Some of the things that led me there.

    Desktop: Got a few for a year, finally ended up installing Mandrake 9 (I like easy install), Mandrake was good but then Suse 9.2 was better, though in Suse you get that commercial (better pay us money) feeling everything you do when looking for help. Ubuntu was just getting popular then and with that they has WAY better package management then RPM (using Deb) installation was easier, support was better and less stress. Features and updates appeared faster. So I am here. I don't run the latest (Feisty Fawn), but it still is very up to date.

    On the server: Red Hat was nice (bought it with the Dell Server) - I was using RH ES3 and could not afford 4, so I went to Centos 4.3 (an open-source derivative of RHEL), which had all the red had goodness (those admin tools on RH are sooo nice) But when I wanted to add some new project Centos was normally non-supported or poorly supported (i.e. in iFolder there was some dependency version problem in Centos, all the support forums offered was "oh well") So I went to Ubuntu because the community support is very active as well as quickly responsive to correcting issues or posting solutions.

    So in general the reason I am with Ubuntu is the community is there and it is the happening place to be.
  • I have read through all of the Ubuntu materials posted and I think the open OS is wonderful; however, as a dedicated Mac OS user I have some questions. First, does this mean I can load Ubuntu onto my Mac? And, if so, doesn't Ubuntu then replace my Mac OS? Second, can the Mac and Ubuntu OSs be partitioned and then move from one to the other? Third, can Ubuntu either be accessed VIA the web or placed on a server and be accessed by a Mac OS? Fourth, given all of the above questions would it not be easier to place Ubuntu on a laptop and not worry about my Mac OS? Finally, if I have to go to my fourth question, must all others we communicate with within the nonprofit as well as outside adopt Ubuntu?

    Thanks to you all!

    James E. Mullarkey Director of Development
  • My favorite way to install Ubuntu is to make a bootable USB drive, then configure it just how I like it and then install from USB.

    This way you can customize it and rapidly roll it out in around 5-10 minutes per computer.


    This assumes you're working with machines that can boot from USB.

    You can learn how to make a persistent bootable USB drive at http://www.pendrivelinux.com

    -n8
    Friends don't let friends use Windows.
  • On a vaguely related note:

    I read this morning that The French gendarmerie (the paramilitary police force) has decided to dump Windows and switch 70,000 desktops over to Umbuntu Linux. A couple years ago it switched from IE to Firefox, and from MS Office to OpenOffice.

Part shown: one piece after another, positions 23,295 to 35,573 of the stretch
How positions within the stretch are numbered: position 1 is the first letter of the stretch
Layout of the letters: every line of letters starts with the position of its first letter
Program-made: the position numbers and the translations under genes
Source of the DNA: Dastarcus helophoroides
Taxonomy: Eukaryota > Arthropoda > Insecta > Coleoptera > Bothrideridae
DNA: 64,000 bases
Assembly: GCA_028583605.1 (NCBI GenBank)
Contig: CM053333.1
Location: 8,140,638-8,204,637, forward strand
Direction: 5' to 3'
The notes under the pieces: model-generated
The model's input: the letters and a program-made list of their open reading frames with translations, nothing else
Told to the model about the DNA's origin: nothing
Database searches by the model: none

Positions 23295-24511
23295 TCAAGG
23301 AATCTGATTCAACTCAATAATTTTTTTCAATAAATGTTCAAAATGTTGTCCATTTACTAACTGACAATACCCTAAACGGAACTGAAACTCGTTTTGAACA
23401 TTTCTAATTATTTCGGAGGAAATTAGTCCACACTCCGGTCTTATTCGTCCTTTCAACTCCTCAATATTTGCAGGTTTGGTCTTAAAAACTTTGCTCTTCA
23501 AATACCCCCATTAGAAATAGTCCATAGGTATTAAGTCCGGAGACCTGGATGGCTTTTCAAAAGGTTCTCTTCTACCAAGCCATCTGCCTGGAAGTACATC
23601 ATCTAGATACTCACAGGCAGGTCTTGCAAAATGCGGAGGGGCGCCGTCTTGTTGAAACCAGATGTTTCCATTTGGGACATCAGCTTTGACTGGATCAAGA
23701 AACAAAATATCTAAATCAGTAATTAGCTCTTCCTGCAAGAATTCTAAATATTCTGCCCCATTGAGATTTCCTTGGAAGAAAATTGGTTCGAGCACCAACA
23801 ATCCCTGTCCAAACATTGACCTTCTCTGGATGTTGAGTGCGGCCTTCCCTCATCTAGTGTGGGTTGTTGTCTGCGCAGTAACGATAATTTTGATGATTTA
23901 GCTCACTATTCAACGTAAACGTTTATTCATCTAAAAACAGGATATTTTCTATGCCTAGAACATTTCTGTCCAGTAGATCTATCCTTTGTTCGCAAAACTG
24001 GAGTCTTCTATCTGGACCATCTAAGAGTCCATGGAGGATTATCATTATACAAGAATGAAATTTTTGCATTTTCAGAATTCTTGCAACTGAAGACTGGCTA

-ENO
  • RE Irish48's POST:

    > First, does this mean I can load Ubuntu onto my Mac?

    Yes, though if ytou have an older (PPC) mac there is not current PPC version of Ubuntu, IIRRc 6.10 is the last of the PPC versions to be distributed.

    > And, if so, doesn't Ubuntu then replace my Mac OS?
    Yu can set up your PC or Mac to be dual booting where you select the OS at startup, I think on the mac though you would be using BootCamp.

    A better alternative which lets you run both at the same time would be to use Parallels which lets you run a virtual machine in a window in Mac OS.

    > Second, can the Mac and Ubuntu OSs be partitioned and then move from one to the other?

    Yes. see above.

    > Third, can Ubuntu either be accessed VIA the web or placed on a server and be accessed by a Mac OS?

    That would either be remote desktop to Terminal server, and both are very popular. Linux Terminal Server is a way to manage large linux installations in schools and such (search for linux terminal server project)

    > Fourth, given all of the above questions would it not be easier to place Ubuntu on a laptop and not worry about my Mac OS?

    Thats how I do it, the PC laptops are pretty cheap now and you can get one for under $500 and run Ubuntu comfortably. Though the Parallels option is also a gret alternative from my perspective.

    > Finally, if I have to go to my fourth question, must all others we communicate with within the nonprofit as well as outside adopt Ubuntu?

    The Mac is based on BSD Unix, and Linux is Posix compliant (which means it works like Unix as if it were Unix. ) So compared to Windows, the Mac and Linux are very much along the same lines they natively use the same protocols.and in some places the same libraries.

    Do you NEED Linux? thats up yo what you want to do - many of the apps that are in Linux (open office, etc) are available as Mac versions (and Windows too). So if you are looking at Linux to use the programs you may not have to go that far. So if you create something say in Inkscape or Scribus, those other people don't need Ubuntu, though they will need Inkscape or Scribus (or whatever) and those versions are avialble for most other platforms as well (may vary on program but the most popular apps are usually cross-platform)

    Where linux shines (for non-profits) is in the cost and licensing you can use it, you can put it on all the computers you want and also offer it to others without cost. (though as many say there is the configuration/training factor, but once th system is setup the system is pretty much the same as Windows or MacOS, same settings just different places, etc.

    Hope that helps.